Our national airspace system underpins an industry that adds $1.5 trillion to our economy. This system is really an ecosystem, where each part relies on the other to function well. There can’t be a disconnect between industry and government or between sectors in the industry if we expect to be successful. All of us should have a very keen interest in how all of these issues play out.
So, we need to have an honest conversation about the fiscal challenges we face. While you can always debate the exact budgetary needs of an agency, one thing is clear: there is simply no way the FAA can implement NextGen, and recapitalize our aging infrastructure; and continue to provide the same level of services without making some serious tradeoffs. Even with short term choices, there will be significant impacts to our budget and the services that we can provide. So what does that mean? It means we need to have the flexibility to make investment choices that further the health of our airspace system, and not make choices simply because they might be politically popular.
I fear there is a level of complacency that’s developing that everything is just fine and that business as usual might work. Complacency is a mistake. If we don’t come up with a concrete plan, and if we don’t do it collectively, I’m afraid we’ll be signing up for more instability and uncertainty – which is exactly the thing we all agree we need to get out of.
Why is this work important? Because as you know, the airline and aviation industry is expanding globally, and we want to make sure the entire global system is safe and that the United States continues to remain the gold standard for excellence in aviation. Believe me it takes a lot of work to maintain that position. We at the FAA want to do everything we can to assure that the U.S. remains a global leader.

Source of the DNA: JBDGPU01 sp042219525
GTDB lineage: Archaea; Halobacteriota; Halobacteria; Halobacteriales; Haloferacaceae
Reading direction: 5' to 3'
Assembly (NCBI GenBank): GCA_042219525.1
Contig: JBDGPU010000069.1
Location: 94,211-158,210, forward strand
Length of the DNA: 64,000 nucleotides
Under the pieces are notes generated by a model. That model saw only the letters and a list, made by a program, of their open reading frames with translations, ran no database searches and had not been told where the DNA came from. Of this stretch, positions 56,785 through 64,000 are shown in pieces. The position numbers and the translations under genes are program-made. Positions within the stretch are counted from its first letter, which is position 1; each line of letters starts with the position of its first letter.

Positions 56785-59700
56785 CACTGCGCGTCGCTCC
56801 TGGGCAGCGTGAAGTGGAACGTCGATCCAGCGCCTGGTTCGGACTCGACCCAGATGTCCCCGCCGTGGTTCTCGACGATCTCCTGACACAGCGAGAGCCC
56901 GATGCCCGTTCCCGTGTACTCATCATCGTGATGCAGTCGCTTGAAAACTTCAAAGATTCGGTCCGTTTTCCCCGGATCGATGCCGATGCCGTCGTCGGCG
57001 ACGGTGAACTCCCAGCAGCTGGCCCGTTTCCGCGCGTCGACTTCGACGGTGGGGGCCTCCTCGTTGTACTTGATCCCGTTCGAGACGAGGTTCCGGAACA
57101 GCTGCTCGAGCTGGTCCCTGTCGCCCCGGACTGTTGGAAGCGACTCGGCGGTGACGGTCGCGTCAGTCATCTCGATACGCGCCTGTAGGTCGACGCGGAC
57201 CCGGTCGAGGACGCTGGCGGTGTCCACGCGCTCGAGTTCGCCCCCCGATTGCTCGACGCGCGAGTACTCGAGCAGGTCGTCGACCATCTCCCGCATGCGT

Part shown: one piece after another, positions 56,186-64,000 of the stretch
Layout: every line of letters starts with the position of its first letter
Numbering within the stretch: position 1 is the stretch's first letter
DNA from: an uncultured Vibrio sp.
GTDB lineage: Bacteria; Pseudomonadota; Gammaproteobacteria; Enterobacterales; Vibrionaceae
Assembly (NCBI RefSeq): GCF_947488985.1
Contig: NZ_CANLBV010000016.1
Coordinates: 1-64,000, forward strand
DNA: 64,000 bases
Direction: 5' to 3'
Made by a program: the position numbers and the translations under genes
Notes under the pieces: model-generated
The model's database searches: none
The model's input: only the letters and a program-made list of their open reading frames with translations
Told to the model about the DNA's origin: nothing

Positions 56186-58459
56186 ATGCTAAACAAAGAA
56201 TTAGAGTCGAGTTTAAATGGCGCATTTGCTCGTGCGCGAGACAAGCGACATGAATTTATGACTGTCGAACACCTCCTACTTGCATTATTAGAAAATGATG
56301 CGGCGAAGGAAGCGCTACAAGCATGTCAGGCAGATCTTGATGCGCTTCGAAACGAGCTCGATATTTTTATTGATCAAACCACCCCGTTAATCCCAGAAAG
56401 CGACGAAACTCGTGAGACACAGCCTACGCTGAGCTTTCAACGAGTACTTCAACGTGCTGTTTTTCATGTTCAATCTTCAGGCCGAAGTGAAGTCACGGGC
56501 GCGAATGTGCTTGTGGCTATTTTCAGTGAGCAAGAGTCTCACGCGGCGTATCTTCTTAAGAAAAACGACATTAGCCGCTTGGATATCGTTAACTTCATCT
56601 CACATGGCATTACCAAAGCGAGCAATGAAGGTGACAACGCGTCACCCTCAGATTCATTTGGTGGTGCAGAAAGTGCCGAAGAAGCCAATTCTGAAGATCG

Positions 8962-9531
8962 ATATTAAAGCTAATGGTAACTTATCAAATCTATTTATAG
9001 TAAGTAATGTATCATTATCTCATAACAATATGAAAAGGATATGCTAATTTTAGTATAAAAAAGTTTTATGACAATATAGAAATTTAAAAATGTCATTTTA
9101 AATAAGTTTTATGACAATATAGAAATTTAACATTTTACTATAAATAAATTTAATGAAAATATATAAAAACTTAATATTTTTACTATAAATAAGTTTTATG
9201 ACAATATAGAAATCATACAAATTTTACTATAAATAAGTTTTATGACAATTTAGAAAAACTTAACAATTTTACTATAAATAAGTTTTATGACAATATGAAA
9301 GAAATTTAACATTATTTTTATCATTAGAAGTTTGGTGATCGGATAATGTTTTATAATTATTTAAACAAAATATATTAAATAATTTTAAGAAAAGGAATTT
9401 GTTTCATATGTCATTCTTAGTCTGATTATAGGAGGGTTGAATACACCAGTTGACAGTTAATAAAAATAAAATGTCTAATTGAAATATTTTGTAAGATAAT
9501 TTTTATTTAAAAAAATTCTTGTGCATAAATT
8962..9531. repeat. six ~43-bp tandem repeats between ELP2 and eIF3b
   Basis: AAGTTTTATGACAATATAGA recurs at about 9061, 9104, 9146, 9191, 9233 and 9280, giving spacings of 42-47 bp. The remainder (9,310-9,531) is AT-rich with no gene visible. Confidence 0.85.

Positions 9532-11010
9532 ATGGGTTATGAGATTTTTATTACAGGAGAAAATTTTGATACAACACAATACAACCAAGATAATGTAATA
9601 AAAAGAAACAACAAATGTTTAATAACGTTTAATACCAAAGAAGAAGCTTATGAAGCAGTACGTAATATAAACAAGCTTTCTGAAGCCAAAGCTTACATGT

Working through ICAO is an important way to make sure that we maintain high standards globally. We are planning to send more FAA technical experts to ICAO in the coming year in order to make sure that we have a seat at the table so that we can weigh in when ICAO makes important decisions about international aviation standards.
We are moving towards a seamless global airspace. As we modernize, we want to make sure that these new systems can interact with each other. We have participated in some very important work on the updated Global Air Navigation Plan and the subsequent Aviation System Block Upgrades. These upgrades created a new and innovative way to integrate and harmonize multiple and complex systems of air navigation and emerging technologies across the globe. Just yesterday in Chicago, ICAO held an extraordinary meeting to celebrate the organization’s 70th anniversary. It was a meeting of many leaders of aviation from across the globe. Everyone recommitted themselves to working together so that civil aviation will continue to develop in a peaceful manner to promote economic development and prosperity for all nations.
Here at home, we have worked closely with industry, through the NextGen Advisory Committee, to define and focus our NextGen priorities. ALPA has been a very important part of this, and I’ve seen a lot of Lee and Sean in the last few years. We have listened to what you say and we have actively responded.
The NextGen priorities are an example of what can happen when industry and government get together and really work through the issues and crystalize what we as an industry want from our aviation system and what we will work for together. It’s the kind of cooperation that we need on reauthorization.
We are sharpening our focus on near term NextGen benefits by working on these priorities that we have all agreed upon, and that we are committed to delivering. These fall in four areas: more satellite-based navigation procedures; better use of runways; better situational awareness at airports; and more streamlined departure clearances through DataComm.
Let me give you a couple of examples of what we are working on.
The first is satellite-based navigation. A lot of really, really important and great work has been happening in Seattle and Denver and other cities through collaboration with airlines, airports, and other stakeholders. We are fast-tracking more direct routes in the airspace above other busy metropolitan areas through our Metroplex initiative. These routes are easing congestion in our airspace and significantly increasing the efficiency and predictability of arrivals and departures.
This fall, all in one day, we turned on 61 new air traffic procedures going into metropolitan Houston.